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Appraisals of psychotic experiences: an experimental investigation of symptomatic, remitted, and non-need-for-care individuals

Research output: Contribution to journalArticle

Original languageEnglish
Pages (from-to)1249-1263
JournalPsychological Medicine
Issue number6
Early online date25 Jan 2016
Publication statusPublished - Apr 2016


King's Authors


Background Appraisals are suggested to play a determining role in the clinical outcome of psychotic experiences (PEs). We used experimental tasks that mimic PEs to investigate appraisals in individuals with PEs with and without a ‘need-for-clinical-care’, and psychosis patients whose symptoms have remitted. We predicted that patients would appraise the tasks as threatening regardless of current symptom level, while non-clinical and control groups would appraise them as non-threatening.

Method Appraisals following three anomalous experiences-inducing tasks [Telepath, Cards task, Virtual acoustic space paradigm (VASP)] were examined in 71 individuals: symptomatic (n = 18) and remitted (n = 16) psychosis patients; non-clinical group with PEs (n = 16); controls without PEs (n = 21).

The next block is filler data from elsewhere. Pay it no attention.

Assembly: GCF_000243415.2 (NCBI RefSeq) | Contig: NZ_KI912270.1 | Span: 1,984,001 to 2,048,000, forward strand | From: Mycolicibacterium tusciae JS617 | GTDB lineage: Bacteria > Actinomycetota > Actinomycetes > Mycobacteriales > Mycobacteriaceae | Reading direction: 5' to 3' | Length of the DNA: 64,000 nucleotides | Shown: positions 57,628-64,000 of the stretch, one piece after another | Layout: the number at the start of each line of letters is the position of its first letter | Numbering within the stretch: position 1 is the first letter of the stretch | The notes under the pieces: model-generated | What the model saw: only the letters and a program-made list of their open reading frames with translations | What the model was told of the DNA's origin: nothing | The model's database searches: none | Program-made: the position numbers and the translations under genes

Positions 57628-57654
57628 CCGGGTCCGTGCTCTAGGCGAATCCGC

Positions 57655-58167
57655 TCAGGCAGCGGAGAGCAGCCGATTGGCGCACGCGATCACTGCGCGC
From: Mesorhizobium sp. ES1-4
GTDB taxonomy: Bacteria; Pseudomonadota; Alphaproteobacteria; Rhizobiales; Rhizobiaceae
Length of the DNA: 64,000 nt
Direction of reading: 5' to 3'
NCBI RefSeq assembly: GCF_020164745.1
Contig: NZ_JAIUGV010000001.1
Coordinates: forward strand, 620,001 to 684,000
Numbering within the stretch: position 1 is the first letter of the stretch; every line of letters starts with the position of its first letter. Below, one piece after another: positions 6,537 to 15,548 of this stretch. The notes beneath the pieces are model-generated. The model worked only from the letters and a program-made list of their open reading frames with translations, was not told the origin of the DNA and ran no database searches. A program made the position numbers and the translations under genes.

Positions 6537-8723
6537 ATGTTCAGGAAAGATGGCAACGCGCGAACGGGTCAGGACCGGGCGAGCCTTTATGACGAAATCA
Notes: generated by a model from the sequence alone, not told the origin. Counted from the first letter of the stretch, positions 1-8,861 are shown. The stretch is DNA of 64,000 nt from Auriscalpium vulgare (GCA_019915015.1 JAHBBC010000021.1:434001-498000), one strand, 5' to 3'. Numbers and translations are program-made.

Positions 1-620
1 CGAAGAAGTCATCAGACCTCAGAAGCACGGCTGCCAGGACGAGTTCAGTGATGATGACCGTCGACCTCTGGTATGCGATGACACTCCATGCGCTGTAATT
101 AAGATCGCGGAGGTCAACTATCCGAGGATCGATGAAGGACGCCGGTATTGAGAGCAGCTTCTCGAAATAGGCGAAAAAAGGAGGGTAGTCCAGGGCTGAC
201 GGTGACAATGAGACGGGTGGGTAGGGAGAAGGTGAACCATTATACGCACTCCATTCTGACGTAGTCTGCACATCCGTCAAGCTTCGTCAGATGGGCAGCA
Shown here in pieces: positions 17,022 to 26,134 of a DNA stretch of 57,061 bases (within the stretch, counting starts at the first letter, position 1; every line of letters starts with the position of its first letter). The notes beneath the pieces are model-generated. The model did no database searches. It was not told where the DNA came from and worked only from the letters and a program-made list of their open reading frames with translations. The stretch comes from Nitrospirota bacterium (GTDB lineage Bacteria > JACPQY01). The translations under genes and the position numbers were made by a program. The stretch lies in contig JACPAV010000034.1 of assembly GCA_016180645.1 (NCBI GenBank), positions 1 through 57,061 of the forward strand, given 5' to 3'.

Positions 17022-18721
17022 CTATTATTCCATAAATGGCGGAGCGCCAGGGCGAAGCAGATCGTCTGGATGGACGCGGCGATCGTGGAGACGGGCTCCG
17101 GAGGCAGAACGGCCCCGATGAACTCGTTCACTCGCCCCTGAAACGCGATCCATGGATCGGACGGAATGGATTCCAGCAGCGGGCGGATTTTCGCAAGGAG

Results As predicted, symptomatic patients endorsed more threatening appraisals for all tasks than non-clinical and control groups, who did not differ from each other. However, remitted patients were less likely to endorse threatening appraisals of the Cards and Telepath than their symptomatic counterparts, although they did not differ in global ratings of how striking, threatening and distressing they found the tasks. Moreover, remitted participants endorsed more threatening appraisals of the Telepath and VASP than non-clinical participants, and of the VASP than controls. Remitted participants also rated all three tasks as globally more threatening than the non-clinical group and controls.

Conclusions Clinical outcome may not necessarily be driven by the presence of symptoms, with threatening appraisals of PEs representing a key factor. The remitted group's intermediate appraisal scores imply that the relationship between appraisal and clinical outcome is not straightforward, and potential mediating factors need to be determined.

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